For the other speakers, family members and neighbors, with the exception perhaps of the little boy Vardaman, have only country speech—serviceable and even primitively eloquent, but hardly with the gift of metaphor: “We never aimed to bother nobody,” Anse says to a town marshal. Dewy Dell says, “I’d liefer go back.” The oldest son, Cash, looking at the swollen river they need to cross, says, “If I’d just suspicioned it, I could a come down last week and taken a sight on it.” The remarkable thing is that the book’s two modes of discourse—its literary thinking and its common speech—are complementary. The inner and outer life run together on this perilous family journey—it’s as if the words themselves are shadow-lettered and given dimension.
Apart from its technical achievement, and the descriptive prowess here as in all of Faulkner’s major works, As I Lay Dying can be read as having been written in anticipation of the South’s cultural designation as the symbolic face of the Great Depression. Someone who knew the South, as Faulkner did, would not abide that sort of reductionism. There is no claim of social inequity in this novel; there’s barely a moment or two of compassion. Suffering is not seen as a moral endowment, nor is poverty seen as ennobling.
The Bundren family relationships are cruel. Darl, who knows Dewey Dell’s secret, speaks of her legs as calipers. Anse takes her abortion money to buy himself his false teeth. Anse also takes away Jewel’s beloved horse to trade for mules, his team having last been seen in the flooded river, their legs sticking into the air. And if consigning Darl to the state asylum will save the family legal trouble, no one thinks twice. Bundren family life, like the weather, like the land and the water, is elemental and merciless, especially so for the women. Dewey Dell and her mother Addie are the gender afflicted, the one stupid and sexually used in her youth, the other physically exhausted, bitter, and unforgiving on her deathbed.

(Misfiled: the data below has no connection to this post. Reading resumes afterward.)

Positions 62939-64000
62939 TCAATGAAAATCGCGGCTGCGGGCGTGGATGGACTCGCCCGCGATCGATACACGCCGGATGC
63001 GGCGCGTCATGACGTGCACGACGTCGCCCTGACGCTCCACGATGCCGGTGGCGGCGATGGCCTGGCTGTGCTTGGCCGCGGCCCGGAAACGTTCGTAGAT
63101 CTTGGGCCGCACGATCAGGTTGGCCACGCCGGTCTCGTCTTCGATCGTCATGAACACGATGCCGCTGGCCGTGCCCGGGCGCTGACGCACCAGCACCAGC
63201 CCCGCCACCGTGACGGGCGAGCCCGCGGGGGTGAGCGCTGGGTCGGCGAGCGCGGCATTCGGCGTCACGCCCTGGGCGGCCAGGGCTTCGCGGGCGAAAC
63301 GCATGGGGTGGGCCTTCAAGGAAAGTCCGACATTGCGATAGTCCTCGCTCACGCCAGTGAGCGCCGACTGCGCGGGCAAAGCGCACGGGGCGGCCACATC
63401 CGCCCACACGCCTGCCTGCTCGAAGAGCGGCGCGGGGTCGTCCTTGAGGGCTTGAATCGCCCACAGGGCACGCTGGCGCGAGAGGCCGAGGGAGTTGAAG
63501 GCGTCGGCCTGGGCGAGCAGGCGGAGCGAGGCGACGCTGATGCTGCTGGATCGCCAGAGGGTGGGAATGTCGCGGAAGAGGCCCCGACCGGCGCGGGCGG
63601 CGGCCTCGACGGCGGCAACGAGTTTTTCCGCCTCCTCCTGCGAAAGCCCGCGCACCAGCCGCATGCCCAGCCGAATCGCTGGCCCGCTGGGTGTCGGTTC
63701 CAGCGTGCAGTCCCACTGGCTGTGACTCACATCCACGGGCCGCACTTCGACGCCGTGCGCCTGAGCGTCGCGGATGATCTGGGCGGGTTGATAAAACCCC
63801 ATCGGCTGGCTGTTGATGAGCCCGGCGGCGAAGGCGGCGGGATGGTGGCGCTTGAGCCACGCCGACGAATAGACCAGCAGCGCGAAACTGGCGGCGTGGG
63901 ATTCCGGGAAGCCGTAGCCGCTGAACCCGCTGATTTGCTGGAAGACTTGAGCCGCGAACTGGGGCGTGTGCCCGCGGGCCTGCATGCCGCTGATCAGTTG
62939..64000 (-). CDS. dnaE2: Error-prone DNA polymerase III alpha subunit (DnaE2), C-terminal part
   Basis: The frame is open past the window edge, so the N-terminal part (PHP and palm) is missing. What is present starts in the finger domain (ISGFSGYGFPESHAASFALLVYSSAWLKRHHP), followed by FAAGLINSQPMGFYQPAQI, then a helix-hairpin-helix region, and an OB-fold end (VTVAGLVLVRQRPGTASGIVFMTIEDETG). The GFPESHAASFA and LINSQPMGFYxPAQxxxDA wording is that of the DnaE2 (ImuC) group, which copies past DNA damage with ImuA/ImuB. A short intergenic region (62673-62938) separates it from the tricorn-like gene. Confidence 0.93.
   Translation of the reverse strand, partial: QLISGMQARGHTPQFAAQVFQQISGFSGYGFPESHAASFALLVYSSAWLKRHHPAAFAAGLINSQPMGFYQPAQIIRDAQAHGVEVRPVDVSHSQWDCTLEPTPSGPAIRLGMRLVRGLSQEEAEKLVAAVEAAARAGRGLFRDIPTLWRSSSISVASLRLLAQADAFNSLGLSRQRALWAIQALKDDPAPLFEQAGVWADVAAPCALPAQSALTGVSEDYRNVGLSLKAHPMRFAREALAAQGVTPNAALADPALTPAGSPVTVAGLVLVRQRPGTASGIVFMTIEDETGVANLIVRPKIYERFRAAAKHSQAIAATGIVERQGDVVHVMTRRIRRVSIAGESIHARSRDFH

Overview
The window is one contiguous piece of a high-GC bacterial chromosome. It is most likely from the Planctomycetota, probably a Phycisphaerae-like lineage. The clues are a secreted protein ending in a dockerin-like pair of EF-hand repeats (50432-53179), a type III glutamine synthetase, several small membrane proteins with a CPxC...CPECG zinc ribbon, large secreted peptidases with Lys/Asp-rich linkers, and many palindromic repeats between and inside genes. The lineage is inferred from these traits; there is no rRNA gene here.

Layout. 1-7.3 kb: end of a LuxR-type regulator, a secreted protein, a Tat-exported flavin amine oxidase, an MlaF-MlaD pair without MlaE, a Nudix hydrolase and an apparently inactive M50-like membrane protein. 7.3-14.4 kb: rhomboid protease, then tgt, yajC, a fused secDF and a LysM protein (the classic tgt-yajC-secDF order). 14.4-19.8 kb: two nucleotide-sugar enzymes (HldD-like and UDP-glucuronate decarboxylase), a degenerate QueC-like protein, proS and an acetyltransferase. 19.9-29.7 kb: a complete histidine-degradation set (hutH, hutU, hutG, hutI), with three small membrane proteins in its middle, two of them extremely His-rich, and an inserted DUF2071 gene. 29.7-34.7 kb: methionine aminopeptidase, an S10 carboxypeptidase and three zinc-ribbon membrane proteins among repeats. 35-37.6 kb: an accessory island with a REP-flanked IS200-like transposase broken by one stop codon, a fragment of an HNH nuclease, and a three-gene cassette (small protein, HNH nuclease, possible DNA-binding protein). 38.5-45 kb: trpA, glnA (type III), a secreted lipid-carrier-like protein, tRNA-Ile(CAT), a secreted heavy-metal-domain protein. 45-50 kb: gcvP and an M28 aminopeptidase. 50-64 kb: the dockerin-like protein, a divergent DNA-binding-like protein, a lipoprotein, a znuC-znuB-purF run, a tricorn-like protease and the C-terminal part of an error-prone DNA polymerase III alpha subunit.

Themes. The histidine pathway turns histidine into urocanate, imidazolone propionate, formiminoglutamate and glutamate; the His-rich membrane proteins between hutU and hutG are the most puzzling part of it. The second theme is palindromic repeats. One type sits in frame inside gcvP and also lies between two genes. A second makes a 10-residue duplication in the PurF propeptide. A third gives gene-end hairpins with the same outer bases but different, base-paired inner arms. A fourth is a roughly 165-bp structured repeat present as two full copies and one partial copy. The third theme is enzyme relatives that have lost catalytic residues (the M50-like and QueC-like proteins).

As the family make their beleaguered way to Jefferson, with Addie’s corpse putrefying in a coffin that has seen too much time above ground, they are a procession for townspeople to look on with astonishment or disgust. Faulkner finds here, as he will in much of his survey of Yoknapatawpha, the elements of a Gothic story salted with ghoulish humor. At high moments of flood and fire a biblical suggestiveness is carried by the prose, but in the raw life here presented, the book is more often Shakespeare without the royalty—the Shakespeare of Pistol and Fluellen, Snug and Tom Snout.
Faulkner wanted to write a tour de force and he did. His famous claim is that he pulled it off in six weeks. His biographer, Joseph Blotner, says it was more like eight. The book would have been astonishing if it had taken eighty. It is a virtuosic piece, displaying everything that Faulkner has at his disposal, beginning with his flawless ear for the Southern vernacular. But this is an all-white novel set in Yoknapatawpha County. That alone indicates we are not reading a social novel with the urge to report. For this reason it stands thousands of miles from Steinbeck’s Grapes of Wrath. And considering Erskine Caldwell’s Tobacco Road, which purports to deal with the same Southern backwoods culture, neither are the Bundrens subject to the disdain, mockery, and superior airs that the hillbilly Lesters of Tobacco Road endure from their author. As I Lay Dying does not look up to its characters, or down, but maintains them at eye level, where we sense that a scrupulous dispassion gives Faulkner access to the unmediated truth.
And so it is possible for us now to begin to understand what he meant in his criticism of his colleague Ernest Hemingway: not merely that Hemingway was technically undaring, but that, in thrall to the romance of the self, he had never tapped the human psyche to the depth of its raw existence, or written of characters not defined by the familiar constructs of social reality. As we read this novel, we see that Faulkner spoke with the authority of someone who had.